A woman drinking a glass of water

Amount of Water to Drink Per Day

How much water should you drink daily? Let's take a look how the amount you need to drink and the signs you might be dehydrated.

8 Signs of Dehydration

Dehydration occurs when the body loses more fluids than it takes in, and it can have serious health consequences if left untreated. Here are 8 signs of dehydration to look out for:

  1. Thirst: Feeling thirsty is the body's way of signaling that it needs more water.
  2. Dark urine: Urine that is dark yellow or amber is a sign that the body is dehydrated.
  3. Dry mouth and throat: When the body is dehydrated, it produces less saliva, leading to a dry mouth and throat.
  4. Fatigue: Dehydration can cause feelings of tiredness and low energy levels.
  5. Dizziness and lightheadedness: When the body is dehydrated, blood pressure can drop, leading to feelings of dizziness or lightheadedness.
  6. Headaches: Dehydration can cause headaches, especially if the body is also low on electrolytes like sodium and potassium.
  7. Muscle cramps: When the body is dehydrated, muscles can become more prone to cramping and spasms.
  8. Sunken eyes: In severe cases of dehydration, the eyes may appear sunken due to a lack of fluids in the body.

How Much Should I Drink?

Ask your healthcare provider for specific recommendations. Health experts often recommend that adults consume a minimum of six to eight glasses of water daily.

I recommend that you drink an amount of water measured in ounces, equal to half of your weight in pounds each day. For example, if you weigh 140 pounds, you should aim to drink 70 ounces of water each day.

Does It Have to Be Water?

Water is best. It is calorie-free and is the liquid portion of a beverage that your body needs.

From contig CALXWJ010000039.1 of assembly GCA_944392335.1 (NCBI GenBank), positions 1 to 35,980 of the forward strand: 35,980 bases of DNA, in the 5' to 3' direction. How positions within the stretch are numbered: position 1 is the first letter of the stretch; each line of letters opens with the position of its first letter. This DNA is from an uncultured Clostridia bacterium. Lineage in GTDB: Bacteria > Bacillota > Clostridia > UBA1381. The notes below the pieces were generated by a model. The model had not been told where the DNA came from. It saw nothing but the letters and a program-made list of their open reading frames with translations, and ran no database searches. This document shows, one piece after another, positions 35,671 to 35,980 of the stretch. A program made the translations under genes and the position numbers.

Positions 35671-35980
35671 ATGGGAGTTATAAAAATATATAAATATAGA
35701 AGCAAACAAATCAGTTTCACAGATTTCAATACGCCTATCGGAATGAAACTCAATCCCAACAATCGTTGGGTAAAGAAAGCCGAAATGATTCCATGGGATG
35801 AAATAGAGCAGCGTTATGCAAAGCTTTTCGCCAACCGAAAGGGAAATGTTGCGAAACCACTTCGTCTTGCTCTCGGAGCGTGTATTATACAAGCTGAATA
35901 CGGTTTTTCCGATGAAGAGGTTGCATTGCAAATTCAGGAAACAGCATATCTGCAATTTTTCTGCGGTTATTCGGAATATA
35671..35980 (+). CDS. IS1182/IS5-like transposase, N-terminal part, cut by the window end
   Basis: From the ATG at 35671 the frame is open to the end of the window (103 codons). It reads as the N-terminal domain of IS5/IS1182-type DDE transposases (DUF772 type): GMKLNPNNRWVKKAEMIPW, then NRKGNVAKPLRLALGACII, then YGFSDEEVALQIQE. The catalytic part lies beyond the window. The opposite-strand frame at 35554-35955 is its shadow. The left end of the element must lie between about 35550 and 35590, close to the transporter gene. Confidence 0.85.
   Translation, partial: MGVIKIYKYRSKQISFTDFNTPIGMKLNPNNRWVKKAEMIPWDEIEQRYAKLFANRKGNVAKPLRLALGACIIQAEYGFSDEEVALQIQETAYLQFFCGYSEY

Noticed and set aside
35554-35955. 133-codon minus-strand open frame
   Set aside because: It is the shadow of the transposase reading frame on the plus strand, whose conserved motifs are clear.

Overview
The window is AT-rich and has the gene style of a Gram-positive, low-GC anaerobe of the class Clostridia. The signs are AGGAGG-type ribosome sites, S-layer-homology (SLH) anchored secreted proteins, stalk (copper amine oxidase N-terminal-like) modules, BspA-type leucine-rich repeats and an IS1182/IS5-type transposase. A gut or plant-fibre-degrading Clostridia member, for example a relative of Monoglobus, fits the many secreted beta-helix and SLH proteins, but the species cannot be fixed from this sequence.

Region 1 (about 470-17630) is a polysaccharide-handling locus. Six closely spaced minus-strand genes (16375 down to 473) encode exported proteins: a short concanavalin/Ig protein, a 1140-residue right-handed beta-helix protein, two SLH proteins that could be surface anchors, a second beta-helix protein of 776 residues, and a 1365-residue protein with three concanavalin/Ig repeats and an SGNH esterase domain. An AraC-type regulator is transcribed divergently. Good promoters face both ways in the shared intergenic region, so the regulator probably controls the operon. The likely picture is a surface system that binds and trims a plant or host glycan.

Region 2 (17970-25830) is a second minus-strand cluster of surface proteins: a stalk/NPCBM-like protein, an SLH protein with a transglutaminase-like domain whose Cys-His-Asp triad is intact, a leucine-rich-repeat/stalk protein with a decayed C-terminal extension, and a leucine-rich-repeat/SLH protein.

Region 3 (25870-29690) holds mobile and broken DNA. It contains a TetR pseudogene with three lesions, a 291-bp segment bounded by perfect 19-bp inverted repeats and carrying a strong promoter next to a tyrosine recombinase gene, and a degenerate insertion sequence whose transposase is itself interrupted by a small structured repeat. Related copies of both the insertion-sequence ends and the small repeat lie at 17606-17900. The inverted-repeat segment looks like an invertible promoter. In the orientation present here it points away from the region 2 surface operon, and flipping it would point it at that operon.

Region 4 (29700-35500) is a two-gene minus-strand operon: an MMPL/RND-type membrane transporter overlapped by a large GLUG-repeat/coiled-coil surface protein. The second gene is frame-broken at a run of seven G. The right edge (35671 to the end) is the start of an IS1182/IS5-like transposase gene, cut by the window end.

• Fresh fruit and vegetable juices are healthy and contain healthy fiber, enzymes, minerals, vitamins, and antioxidants when prepared immediately before consumption; however, I view them more as meal substitutes than as alternatives to water.
  • Commercial juices are often juice drinks that contain minimal benefits of fresh juices. Plus they may contain high amounts of sugars, artificial colorings, and other deleterious ingredients.
  • Dairy and dairy substitutes can be nutritious. Read labels carefully so that you may avoid artificial hormones. Many milk substitutes may be tasty but are not particularly nutritious. Consuming dairy or milk substitutes too much can add to excess pounds.
  • Alcoholic beverages and caffeine-containing drinks have diuretic properties which dry out the body. The same holds for soft drinks. Beverages with high concentrations of natural or artificial sweeteners may increase thirst.
  • Flavored waters can be expensive and may or may not contain ingredients that are not natural. Rather than obtaining vitamins and other nutrients from flavored waters, seek to obtain them from healthy foods and supplements.
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  • Herb teas are available options for some of your water intake. They provide flavor and other health benefits without empty calories.
  • Distilled water has had minerals removed, so I do not recommend its use. Natural spring water is best. You do not need to purchase bottled water unless your local source is not palatable or if it comes from a municipality that adds compounds, such as fluorine, which you wish to avoid. Avoid consuming serving-sized water from plastic containers regularly as excess plastic reliance is not healthy for your health or that of the environment.
  • Sports drinks can be beneficial during times of exercise, illness, or excess heat as they contain beneficial electrolytes.